Though it is emotional and a lot of it hits hard this is still by some margin Barnard’s funniest and most feel-good film to date. There are plenty of good-natured local in-jokes for any born-and-bred Bradfordians watching, gentle ribbing of the reputations of particular “rougher” areas of the city and self-deprecating humour throughout. Barnard never feels like she paints with too broad a stroke and always ensures to draws upon reality in her stories, really getting to know those who live in the districts she sets her stories in – Andrea Dunbar’s home of Buttershaw in The Arbor, Odsal and Wibsey for The Selfish Giant and Holme Wood for Ali & Ava.
The use of music as a way people connect to their feelings and to each other is the most dominant theme here. We first meet Ali dancing to one of his DJ mixes on the roof of his car in the misty small hours of the morning, his body driven into a trance-meditative state as he psyches himself up for the day ahead. Between caring for her own family and the school children she supports, Ava rarely seems to get the opportunity to cut loose and truly be herself, but you do get a genuine beaming smile when she belts out a rousing song at the local Irish club with her family. Ali and Ava are from completely different cultural backgrounds – British-Pakistani and Irish-Catholic respectively – but similar social backgrounds, and there isn’t a insignificant age gap, with Adeel Akhtar and presumably his character being around a decade younger than Claire Rushbrook’s Ava. If you were being hyper-critical you might ask for a chance to actually see Ali DJ-ing and putting all of his passionate meticulous musical archiving and preparation to the test (maybe in one of Bradford’s more “characterful” clubs), and for some of Ava’s hobbies to shine through beyond going to the social club.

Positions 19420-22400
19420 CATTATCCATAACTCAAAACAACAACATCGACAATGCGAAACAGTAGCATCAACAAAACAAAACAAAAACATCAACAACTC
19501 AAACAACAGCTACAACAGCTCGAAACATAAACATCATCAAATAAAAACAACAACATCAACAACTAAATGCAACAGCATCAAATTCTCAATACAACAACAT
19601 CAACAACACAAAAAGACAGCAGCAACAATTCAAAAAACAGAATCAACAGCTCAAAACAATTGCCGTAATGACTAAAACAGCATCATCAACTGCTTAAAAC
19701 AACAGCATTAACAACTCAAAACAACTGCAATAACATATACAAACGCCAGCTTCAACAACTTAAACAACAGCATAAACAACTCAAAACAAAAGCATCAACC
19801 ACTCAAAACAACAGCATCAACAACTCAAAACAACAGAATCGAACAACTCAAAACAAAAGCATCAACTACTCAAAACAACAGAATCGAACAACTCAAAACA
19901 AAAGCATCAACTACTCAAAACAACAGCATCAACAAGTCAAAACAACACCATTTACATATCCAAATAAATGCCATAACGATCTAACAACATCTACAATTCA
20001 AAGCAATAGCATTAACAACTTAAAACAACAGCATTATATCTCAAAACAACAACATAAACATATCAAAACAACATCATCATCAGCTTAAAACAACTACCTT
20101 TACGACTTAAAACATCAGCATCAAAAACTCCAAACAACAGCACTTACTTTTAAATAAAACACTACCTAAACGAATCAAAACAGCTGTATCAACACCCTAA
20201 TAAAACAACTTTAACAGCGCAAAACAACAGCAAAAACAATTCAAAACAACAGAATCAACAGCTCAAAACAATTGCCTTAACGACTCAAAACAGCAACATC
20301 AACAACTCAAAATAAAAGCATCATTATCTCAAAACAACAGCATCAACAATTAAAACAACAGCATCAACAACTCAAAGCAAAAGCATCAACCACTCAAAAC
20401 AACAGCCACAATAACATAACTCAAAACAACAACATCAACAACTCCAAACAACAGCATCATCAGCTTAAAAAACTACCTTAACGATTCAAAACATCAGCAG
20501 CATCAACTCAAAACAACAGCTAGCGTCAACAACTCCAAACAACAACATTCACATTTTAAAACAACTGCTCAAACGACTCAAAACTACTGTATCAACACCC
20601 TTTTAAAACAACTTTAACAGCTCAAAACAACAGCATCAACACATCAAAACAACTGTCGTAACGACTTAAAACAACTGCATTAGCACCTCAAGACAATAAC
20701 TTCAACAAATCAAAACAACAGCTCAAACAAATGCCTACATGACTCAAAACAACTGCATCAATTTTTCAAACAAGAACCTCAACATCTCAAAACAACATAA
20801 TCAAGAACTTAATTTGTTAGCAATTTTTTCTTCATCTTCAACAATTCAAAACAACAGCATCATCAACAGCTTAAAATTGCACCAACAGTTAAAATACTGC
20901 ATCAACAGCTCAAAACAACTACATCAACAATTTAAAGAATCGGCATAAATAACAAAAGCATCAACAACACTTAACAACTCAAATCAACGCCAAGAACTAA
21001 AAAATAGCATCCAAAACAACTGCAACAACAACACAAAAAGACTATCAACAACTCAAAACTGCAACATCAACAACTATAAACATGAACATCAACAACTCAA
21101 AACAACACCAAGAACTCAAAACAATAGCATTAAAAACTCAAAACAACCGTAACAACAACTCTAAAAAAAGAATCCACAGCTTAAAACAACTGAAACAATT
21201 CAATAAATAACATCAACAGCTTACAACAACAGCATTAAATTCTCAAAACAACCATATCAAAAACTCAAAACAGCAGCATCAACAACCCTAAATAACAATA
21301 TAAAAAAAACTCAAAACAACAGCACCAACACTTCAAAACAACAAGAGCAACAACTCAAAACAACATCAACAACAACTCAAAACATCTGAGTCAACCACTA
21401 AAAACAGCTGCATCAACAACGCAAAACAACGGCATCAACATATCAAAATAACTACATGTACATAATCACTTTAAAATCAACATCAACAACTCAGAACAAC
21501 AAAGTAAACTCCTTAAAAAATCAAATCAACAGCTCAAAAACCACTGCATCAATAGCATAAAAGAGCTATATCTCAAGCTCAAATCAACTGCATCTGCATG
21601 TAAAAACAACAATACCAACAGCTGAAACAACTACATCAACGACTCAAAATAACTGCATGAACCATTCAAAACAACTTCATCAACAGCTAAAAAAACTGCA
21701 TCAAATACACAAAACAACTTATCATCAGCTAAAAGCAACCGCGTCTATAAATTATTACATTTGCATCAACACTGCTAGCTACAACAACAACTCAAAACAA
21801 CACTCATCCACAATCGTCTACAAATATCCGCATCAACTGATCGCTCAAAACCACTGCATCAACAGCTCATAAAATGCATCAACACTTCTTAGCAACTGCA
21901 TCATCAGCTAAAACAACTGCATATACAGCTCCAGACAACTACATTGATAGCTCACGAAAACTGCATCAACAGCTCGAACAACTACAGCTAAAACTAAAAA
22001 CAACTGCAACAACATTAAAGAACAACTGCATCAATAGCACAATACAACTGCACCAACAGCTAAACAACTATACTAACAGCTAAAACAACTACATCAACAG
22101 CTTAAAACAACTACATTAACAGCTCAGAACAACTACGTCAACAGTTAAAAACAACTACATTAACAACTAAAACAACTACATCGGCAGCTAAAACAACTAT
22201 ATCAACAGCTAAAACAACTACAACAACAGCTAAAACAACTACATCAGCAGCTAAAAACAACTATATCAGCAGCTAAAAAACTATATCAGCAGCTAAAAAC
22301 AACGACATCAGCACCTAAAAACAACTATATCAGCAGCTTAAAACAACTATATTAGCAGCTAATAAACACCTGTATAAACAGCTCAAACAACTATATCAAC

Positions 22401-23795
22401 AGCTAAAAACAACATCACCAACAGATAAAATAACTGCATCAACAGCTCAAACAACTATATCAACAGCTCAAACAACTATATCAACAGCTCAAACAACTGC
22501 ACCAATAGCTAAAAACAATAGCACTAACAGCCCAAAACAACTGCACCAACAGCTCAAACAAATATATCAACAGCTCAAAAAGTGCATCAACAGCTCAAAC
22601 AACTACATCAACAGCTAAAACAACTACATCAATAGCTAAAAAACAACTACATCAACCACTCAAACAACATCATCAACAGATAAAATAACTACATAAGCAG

Bradford is the 6th largest city in England by area and the 7th by population, and while it is an incredibly diverse and artistically vibrant place (it is not only still considered the curry capital of Britain but was the world’s first UNESCO City of Film) it has more than its fair share of social problems with issues of poverty and deprivation, not to mention its own residents voting it as the 4th worst place to live in England in 2021. These issues aren’t the focus of the film, but they do add much-needed texture and layers of believability.
The story of Ali & Ava, merely a snapshot of two lived experiences, is not tied up too neatly by the end, because how could it be? This pair meet each other at a time of great change in both of their lives, and these lives continue to an unknown but hopefully more bright than bleak future after the film’s end. Ali & Ava might not be as magical as The Selfish Giant or as much of a gut punch as Dark River, but it is a beautiful, honest love story and ode to a city and a people much-maligned but with so much to offer those who would give them a chance.